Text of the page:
Care for the Wild International has set up a campaign to educate the general public and ensure that wildlife tourism industry complies with international standards for the protection and treatment of the animals. The RIGHT tourism campaign highlights those parts of the industry that are getting it right by getting them to sign up to their RIGHT tourism pledge on animal welfare, as well as naming and shaming those parts of the wildlife tourism industry that are blatantly exploiting and abusing animals. The campaign aims to ensure that wildlife tourism actually benefits conservation efforts and helps to ensure the animals involved are treated correctly.
It isn’t just about the wildlife tourism industry though. Tourists, backpackers and travelers themselves play a huge part in ensuring that activities that exploit or abuse animals are stamped out, and the RIGHT tourism campaign has set out a list of dos and don’ts for being an animal friendly tourist.
The RIGHT tourism campaign aims to make tourists ask themselves if what they are doing is good for the animals involved, or are they actually doing more harm than good. It aims to make the general public think twice about their actions and make them realize that perhaps sitting on top of a brow beaten tiger for a photo opportunity or chasing down an animal in its ‘natural environment’ for a glimpse of them isn’t exactly the best thing for the animals involved. If the general public are aware of the facts about the treatment of animals for the wildlife tourism industry, then they can make fully informed and ethical choices about which businesses and organizations to support.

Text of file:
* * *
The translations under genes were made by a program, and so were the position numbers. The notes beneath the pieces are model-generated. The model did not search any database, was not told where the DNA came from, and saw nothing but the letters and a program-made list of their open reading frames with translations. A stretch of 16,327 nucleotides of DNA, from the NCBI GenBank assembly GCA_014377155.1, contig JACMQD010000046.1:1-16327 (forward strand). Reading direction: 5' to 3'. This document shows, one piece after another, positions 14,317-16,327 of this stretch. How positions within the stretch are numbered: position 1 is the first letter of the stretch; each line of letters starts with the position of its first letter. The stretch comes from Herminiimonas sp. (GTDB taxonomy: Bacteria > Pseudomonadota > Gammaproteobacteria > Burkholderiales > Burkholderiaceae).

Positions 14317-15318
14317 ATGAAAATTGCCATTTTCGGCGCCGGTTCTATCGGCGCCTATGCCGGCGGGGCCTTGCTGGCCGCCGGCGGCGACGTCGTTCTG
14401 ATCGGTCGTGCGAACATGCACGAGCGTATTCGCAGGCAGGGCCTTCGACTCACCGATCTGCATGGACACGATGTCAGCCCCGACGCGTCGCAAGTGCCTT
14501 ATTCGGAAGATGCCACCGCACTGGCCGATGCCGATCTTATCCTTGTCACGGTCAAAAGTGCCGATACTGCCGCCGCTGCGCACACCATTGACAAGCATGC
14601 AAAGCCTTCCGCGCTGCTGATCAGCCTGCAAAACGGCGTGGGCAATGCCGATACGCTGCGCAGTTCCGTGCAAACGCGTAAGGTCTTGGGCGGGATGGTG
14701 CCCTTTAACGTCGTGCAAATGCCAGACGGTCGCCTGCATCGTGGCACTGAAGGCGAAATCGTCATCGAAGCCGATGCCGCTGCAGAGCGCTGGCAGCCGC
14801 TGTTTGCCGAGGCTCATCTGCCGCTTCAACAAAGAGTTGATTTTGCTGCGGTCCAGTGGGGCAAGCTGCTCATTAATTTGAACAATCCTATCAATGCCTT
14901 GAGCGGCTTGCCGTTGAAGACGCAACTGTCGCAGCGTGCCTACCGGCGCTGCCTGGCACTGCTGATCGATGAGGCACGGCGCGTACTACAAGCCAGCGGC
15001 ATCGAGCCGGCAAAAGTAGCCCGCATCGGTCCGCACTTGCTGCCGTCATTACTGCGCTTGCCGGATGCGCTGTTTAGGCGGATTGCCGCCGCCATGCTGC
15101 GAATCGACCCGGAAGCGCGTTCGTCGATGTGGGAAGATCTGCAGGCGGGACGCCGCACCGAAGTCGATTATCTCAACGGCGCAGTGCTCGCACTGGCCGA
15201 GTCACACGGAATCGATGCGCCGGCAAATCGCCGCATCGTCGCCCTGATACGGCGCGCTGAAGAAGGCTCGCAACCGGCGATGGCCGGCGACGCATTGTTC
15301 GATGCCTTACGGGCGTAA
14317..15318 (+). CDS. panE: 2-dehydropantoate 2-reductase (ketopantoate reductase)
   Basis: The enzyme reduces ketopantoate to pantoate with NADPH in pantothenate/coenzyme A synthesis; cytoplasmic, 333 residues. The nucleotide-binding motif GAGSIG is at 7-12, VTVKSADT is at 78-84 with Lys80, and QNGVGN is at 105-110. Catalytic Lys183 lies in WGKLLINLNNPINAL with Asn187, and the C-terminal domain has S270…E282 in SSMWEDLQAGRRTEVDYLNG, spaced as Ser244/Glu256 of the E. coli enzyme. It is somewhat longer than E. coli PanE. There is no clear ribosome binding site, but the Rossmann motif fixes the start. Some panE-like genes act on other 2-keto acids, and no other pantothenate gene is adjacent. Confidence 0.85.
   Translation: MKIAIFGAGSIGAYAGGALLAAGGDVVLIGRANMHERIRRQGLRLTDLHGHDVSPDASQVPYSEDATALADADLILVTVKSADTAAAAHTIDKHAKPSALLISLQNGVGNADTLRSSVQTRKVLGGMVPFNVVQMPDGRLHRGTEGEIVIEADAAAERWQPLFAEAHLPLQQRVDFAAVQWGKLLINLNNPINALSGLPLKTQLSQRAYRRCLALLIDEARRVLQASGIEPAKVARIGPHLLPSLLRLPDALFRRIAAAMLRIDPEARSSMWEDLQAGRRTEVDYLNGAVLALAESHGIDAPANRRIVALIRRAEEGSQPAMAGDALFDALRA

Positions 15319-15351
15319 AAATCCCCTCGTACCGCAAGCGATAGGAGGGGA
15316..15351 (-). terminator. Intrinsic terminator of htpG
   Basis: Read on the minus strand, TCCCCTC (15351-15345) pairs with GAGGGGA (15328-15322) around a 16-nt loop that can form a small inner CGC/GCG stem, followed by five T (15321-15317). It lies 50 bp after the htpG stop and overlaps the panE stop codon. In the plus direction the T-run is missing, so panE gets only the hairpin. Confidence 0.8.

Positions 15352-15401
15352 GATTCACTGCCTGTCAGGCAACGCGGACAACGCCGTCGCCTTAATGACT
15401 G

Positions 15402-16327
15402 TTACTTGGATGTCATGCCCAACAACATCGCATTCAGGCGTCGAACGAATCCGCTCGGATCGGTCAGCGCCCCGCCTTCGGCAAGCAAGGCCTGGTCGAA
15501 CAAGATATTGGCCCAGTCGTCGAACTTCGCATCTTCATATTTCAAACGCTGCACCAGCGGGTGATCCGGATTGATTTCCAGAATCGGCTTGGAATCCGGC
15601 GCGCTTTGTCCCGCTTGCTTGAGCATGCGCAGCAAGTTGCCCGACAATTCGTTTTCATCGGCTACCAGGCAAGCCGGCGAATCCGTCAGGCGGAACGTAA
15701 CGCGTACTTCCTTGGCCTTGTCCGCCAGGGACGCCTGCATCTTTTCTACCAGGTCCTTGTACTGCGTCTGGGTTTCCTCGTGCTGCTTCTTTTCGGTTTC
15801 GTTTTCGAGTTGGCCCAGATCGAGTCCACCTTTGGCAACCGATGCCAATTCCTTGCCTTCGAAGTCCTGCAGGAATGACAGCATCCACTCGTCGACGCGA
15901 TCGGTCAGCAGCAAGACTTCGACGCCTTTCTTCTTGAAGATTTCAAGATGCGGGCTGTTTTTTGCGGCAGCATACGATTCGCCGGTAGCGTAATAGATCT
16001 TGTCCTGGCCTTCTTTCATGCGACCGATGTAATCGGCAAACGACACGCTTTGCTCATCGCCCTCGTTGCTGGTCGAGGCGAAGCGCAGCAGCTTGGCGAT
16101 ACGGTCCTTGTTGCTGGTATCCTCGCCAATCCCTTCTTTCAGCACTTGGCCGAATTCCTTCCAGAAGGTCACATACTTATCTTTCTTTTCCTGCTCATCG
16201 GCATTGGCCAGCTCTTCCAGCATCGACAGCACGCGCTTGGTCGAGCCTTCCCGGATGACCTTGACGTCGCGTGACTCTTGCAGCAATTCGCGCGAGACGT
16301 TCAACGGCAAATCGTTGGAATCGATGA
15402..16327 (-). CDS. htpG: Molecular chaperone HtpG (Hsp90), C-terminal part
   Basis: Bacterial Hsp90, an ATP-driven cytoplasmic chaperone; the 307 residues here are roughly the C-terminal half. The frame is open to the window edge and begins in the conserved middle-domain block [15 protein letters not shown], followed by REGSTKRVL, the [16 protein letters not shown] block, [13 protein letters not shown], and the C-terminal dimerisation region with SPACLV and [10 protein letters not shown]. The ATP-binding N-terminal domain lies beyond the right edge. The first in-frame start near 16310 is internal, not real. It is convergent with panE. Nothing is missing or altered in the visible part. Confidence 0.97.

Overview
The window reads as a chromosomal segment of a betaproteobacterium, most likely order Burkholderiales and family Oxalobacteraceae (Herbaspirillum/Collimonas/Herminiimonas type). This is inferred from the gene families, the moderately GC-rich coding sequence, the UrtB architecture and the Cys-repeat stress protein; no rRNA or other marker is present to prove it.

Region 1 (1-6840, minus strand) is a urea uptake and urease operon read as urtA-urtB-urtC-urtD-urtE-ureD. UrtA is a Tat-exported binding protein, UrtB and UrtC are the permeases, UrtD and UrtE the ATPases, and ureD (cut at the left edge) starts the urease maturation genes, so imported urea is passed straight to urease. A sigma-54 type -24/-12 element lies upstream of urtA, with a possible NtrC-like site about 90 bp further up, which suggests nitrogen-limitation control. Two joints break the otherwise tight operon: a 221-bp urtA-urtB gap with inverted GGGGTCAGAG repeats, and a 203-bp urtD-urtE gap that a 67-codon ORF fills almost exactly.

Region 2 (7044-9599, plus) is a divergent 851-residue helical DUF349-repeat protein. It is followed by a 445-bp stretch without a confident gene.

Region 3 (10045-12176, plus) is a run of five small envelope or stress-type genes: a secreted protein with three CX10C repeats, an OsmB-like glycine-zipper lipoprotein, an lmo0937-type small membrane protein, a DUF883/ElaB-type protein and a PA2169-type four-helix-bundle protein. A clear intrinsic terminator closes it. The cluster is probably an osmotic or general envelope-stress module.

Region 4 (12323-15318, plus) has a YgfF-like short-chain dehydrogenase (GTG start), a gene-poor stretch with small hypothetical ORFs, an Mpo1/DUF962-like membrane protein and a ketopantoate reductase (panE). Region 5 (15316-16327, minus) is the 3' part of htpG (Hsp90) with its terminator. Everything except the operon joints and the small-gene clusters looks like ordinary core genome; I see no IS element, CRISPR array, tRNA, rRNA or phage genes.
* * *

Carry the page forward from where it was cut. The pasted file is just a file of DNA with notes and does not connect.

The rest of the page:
You have a choice to shun cruel practices and support positive ones.
By applying just a little thought and knowledge to our actions on our travels and by making informed decisions about which parts of the wildlife industry we support, then every single one of us can ensure than through our actions tourism can actually benefit animal welfare and conservation around the world instead of harming it.
If backpackers, independent travelers and tourists alike all choose to shun any business or attraction that contributes to the poor care or abuse of animals, and instead choose to support those attractions which help, protect and conserve animals and their habitats, then we can all make a real difference. Only then we can argue that wildlife tourism is a good idea.